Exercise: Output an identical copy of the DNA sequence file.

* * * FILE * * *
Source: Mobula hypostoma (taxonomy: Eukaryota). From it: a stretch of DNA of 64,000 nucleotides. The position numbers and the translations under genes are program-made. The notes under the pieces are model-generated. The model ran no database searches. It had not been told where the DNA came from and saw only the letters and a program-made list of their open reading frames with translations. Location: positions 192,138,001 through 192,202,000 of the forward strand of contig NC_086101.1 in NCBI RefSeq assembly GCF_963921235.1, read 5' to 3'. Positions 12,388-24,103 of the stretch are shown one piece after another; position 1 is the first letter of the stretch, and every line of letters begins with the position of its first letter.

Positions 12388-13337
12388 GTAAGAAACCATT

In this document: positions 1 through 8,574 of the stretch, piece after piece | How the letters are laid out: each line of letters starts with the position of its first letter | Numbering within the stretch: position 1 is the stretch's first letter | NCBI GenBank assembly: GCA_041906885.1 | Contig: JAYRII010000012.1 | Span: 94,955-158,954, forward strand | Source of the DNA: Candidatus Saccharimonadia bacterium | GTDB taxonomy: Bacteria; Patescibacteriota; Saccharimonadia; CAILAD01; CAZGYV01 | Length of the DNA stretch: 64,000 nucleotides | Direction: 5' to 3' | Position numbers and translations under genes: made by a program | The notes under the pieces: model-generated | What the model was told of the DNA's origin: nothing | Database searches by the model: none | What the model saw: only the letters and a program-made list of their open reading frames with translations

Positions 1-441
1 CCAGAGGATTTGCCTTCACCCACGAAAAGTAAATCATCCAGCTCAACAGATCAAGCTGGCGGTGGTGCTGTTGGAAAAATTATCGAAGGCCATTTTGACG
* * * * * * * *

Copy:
Source: Mobula hypostoma (taxonomy: Eukaryota). From it: a stretch of DNA of 64,000 nucleotides. The position numbers and the translations under genes are program-made. The notes under the pieces are model-generated. The model ran no database searches. It had not been told where the DNA came from and saw only the letters and a program-made list of their open reading frames with translations. Location: positions 192,138,001 through 192,202,000 of the forward strand of contig NC_086101.1 in NCBI RefSeq assembly GCF_963921235.1, read 5' to 3'. Positions 12,388-24,103 of the stretch are shown one piece after another; position 1 is the first letter of the stretch, and every line of letters begins with the position of its first letter.

Positions 12388-13337
12388 GTAAGAAACCATT

In this document: positions 1 through 8,574 of the stretch, piece after piece | How the letters are laid out: each line of letters starts with the position of its first letter | Numbering within the stretch: position 1 is the stretch's first letter | NCBI GenBank assembly: GCA_041906885.1 | Contig: JAYRII010000012.1 | Span: 94,955-158,954, forward strand | Source of the DNA: Candidatus Saccharimonadia bacterium | GTDB taxonomy: Bacteria; Patescibacteriota; Saccharimonadia; CAILAD01; CAZGYV01 | Length of the DNA stretch: 64,000 nucleotides | Direction: 5' to 3' | Position numbers and translations under genes: made by a program | The notes under the pieces: model-generated | What the model was told of the DNA's origin: nothing | Database searches by the model: none | What the model saw: only the letters and a program-made list of their open reading frames with translations

Positions 1-441
1 CCAGAGGATTTGCCTTCACCCACGAAAAGTAAATCATCCAGCTCAACAGATCAAGCTGGCGGTGGTGCTGTTGGAAAAATTATCGAAGGCCATTTTGACG